CASE: Norcon Power Partners v. Inc. or forb. UCC§2716(1) Specific Performance “Specific performance may be decreed where the goods are unique or in other proper circumstances” CASE: Sedmak v.” UCC§2-714 UCC§2-715 §139 SOF: Promissory Estoppel Exception “promise which promisor should reasonably expect to induce action or forbearance… which does induce act. (corvette seller reneges) . This is the minority view b/c D didn’t do enough to create “reasonable grounds for insecurity”. PepsiCo.Ct. Charlies Chevrolet.This case is about retraction and how it can suck. which a. if commercially reasonable. UCC§2610(a) UCC§2-610 comment 2 UCC§2713(1) Repudiation: Mitigation Repudiation: Proposals to Modify K Repudiation: Calculating Damages UCC§2-610(a) – expresses this mitigation requirement saying that party may “for a commercially reasonable time await performance by the repudiating party…” “when under a fair reading it amounts to a statement of intention not to perform except on conditions which go beyond the K. CASE: Klein v. v.Elements: 1) reasonable grounds for insecurity. signed by or on behalf of party charged. (i. 2) demand for assurances (in writingoften waived). UCC§2-713 referenced. CASE: Cosden Oil & Chemical Co. Ct.Ct. P was just buying to resell so damages are adequate. allows specific performance saying UCC§2-716(1) applies because although car is not unique. its “mileage. Niagara Mohawk Power Corp ($610 million at end of K) . This is consistent w/ UCC§2-610(a).Jet wasn’t unique b/c there were others on the market. CASE: National Farmers Organization (NFO) v. Murphy (moves to Hawaii for at-will job but gets fired) A. says it is time of repudiation + comm. He did not have the right to modify future Ks with a condition precedent. §131 SOF: Writing Requirement . (a) reasonably identifies the subject matter of K.” CASE: McIntosh v.” CASE: Taylor v. P should have sued for anticipatory breach when D repudiated. reasonable time. UCC§2-713(1) “measure of damages for…repudiation by the seller is the difference between market price at the time when the buyer learned of the breach and the K price. together with any incidental and consequential damages. Karl O. and appearance” would make it difficult to replace w/o considerable expense and delay.” Therefore.” Meaning: this meaning is ambiguous. too difficult to cover). Bartlett Grain (multiple existing Ks – 4 future Ks) . says UCC§2-716 does not “abrogate the maxim that specific performance is inappropriate where damages are recoverable and adequate.Ct says P could request assurance and that UCC§2-609 applies by analogy (even though this is service). 3) you can suspend your performance. Most courts hold that this means “time when the buyer learned of the repudiation + commercially reasonable time. ownership. He says it works for oil (goods) and therefore should work for electricity (service). Helm Aktiengesellschaft (polystyrene buyer) . typically this is not repudiation.e. Johnston (K for stud to service mares) . (CEO reneges on sale of jet) . UCC§2611(1) Repudiation: Retraction “until the repudiating party’s next performance is due that party can retract the repudiation unless the aggrieved party has since the repudiation canceled or materially changed position or otherwise indicated that the repudiation is final. Writing Construed Liberally: §131 2nd Restatement: “any writing. is enforceable notwithstanding SOF if injustice can be avoided only by enforcement of promise.Buyer was allowed under UCC§2-609(1) to take bad performance on existing Ks as reasonable insecurity of other K’s and could have demanded assurance. Inc. condition.
D wins §263 Commercial Impracticability §265 Frustration of Purpose “where. Condition has to be such that both parties’ obligations don’t come into effect until condition happens. Murphy (selling cars during war) .K’s value had not been completely frustrated for D b/c he still could have used the locale commercially.” a. §209 §210 §217 §151 §152 §153 §154 PER: Integration (Final Expression) PER: Exception – Conditional Agreement Mistake Mistake: Mutual Mistake: Unilateral Mistake: Allocation of Risk agreements to the extent that it is inconsistent with them. §261 §251 §359 §360 Assurances Specific Performance Specific Performance: Are Damages Adequate? B’s favorite test for impracticability This is a “suggestion” not actually a restatement: “the obligee may treat as a repudiation the obligor’s failure to provide within a reasonable time such assurance of due performance as is adequate in the circumstances…” “specific performance or an injunction will not be ordered if damages would be adequate to protect the expectation interest of the injured party. (c) states with reasonable certainty the essential terms of the unperformed promises CASE: Monetti v.” CASE: Taylor v. Anchor Hocking Corp (P gives D exclusive rights to sell plastic plates but negotiations fail) . its… destruction. Coupland (potato farm undersupplies) – applying Taylor rule. allocates this risk in the way in finds reasonable. a “mistake” is a “belief that is not in accord with the facts. after a K is made.b. 2) if party is aware he has limited knowledge about mistake but treats it as sufficient. Wartime restrictions were foreseeable to both parties. §154 2nd Restatement (risk can be allocated 1) in agreement.” adversely-affected party must not be the one on whom the K implicitly imposed the risk of the mistake. “where a mistake of both parties at time a K is made as to a basic assumption on which K was made has a material effect on the agreed exchange of performances. Caldwell (Concert hall burns down). his duties to perform are discharged. the agreement is “not integrated wrt the oral condition”. the K is voidable by the adversely affected party unless he bears the risk of the mistake.” The doctrine is applicable only to mistaken beliefs about an existing fact. 3) court allocates risk to him on grounds that it is reasonable to do so) if property performing party expected to use is destroyed. Often the K does not make clear the party who bears the risk of the mistake so the Ct. or such deterioration as makes performance impracticable is an event the non-occurrence of which was a basic assumption on which the K was made. courts look at 1) “difficulty of proving damages with reasonable certainty”. (b) is sufficient to indicate K had been made. CASE: Lloyd v. Henry (coronation of king) . Partially integrated: “a binding integrated agreement discharges prior b.” “an integrated agreement is a writing constituting a final expression of one or more terms of an agreement” if parties agree orally that K is subject to occurrence of a stated condition. in determining adequacy of damages vs specific performance. §263 2nd Restatement: “if the existence of a specific thing is necessary for the performance of a duty. party is discharged only if destroyed party was specifically referred to in the K. 2) “difficulty of . and c. not an erroneous belief about what will happen in the future.” CASE: Krell v. CASE: Howell v.Kings coronation was a basic assumption on which K was made that was unforeseeable to both parties so they didn’t assign the risk. a party’s principal purpose is substantially frustrated w/o his fault by the occurrence of an event the non-occurrence of which was a basic assumption on which the K was made.a memo that precedes the actual formation of the K was enough under UCC §213 PER: Integration a.” Fully integrated: “a binding completely integrated agreement discharges prior agreements to the extent that they are within its scope.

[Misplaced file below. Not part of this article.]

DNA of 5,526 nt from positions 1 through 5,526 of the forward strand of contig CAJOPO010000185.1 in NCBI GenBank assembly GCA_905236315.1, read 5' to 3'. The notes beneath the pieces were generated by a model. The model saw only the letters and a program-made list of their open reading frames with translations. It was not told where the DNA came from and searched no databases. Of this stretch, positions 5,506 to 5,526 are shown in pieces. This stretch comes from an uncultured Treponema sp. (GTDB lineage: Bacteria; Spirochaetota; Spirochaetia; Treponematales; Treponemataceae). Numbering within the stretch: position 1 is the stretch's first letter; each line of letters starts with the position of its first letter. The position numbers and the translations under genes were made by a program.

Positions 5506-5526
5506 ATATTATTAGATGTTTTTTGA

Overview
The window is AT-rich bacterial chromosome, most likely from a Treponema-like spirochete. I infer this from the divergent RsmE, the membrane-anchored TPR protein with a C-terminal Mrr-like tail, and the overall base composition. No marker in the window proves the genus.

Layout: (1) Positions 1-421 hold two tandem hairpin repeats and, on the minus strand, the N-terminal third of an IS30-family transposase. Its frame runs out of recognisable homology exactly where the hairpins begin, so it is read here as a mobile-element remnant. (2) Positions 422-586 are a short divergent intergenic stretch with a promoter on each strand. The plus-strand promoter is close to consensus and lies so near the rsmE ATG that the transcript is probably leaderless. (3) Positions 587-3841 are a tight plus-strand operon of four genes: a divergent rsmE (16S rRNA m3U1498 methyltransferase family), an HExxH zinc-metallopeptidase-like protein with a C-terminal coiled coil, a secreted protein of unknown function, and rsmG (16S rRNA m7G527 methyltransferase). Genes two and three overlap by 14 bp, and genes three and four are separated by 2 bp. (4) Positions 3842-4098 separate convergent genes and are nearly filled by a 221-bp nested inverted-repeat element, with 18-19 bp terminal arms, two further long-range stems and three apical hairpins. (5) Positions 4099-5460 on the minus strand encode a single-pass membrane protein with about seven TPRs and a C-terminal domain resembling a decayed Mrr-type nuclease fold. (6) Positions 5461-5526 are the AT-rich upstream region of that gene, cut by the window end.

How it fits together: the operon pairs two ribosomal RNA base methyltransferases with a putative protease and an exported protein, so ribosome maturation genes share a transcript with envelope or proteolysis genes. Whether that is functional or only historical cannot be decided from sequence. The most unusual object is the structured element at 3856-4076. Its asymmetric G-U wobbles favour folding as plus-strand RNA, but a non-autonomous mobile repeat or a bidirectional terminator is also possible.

§352 Limitations on Compensation: Certainty A. controlling interest in Company) 4. the amount of loss with reasonable certainty.§371 Restitution procuring suitable substitute performance by means of money awarded”. 2. Object is Unique 2. 2nd Rest. factors include: 1.P bore the risk of bad soil under K. Damages can’t be recovered b/c party is insolvent restitution interest may be measure by either “reasonable value to the other party of what he received in terms of what it would have cost him to obtain it from a person in the claimant’s position” or “extent to which the other party’s property has been increased in value or his other interests advanced.g. b.Breacher can sue for restitution. (bad soil – D uses Ps equipment to finish) . Damages are uncertain 3. 3) “likelihood that an award of damages could not be collected”. Therefore. CASE: Britton v. since D breached. However. 1. §352: to make an award. UCC Modification . if it had breached it could not recover restitution. D had reason to foresee the damage would occur if he failed to keep his promise. Land 5. P must show a. Money can’t buy substitute (e. Zara Contracting Co. patents. P gets restitution. Calculation is not increase in value to D’s land but how much it would cost P to pay 3rd party to do this. Turner ($120 K for 12 months of work) .” CASE: United States v.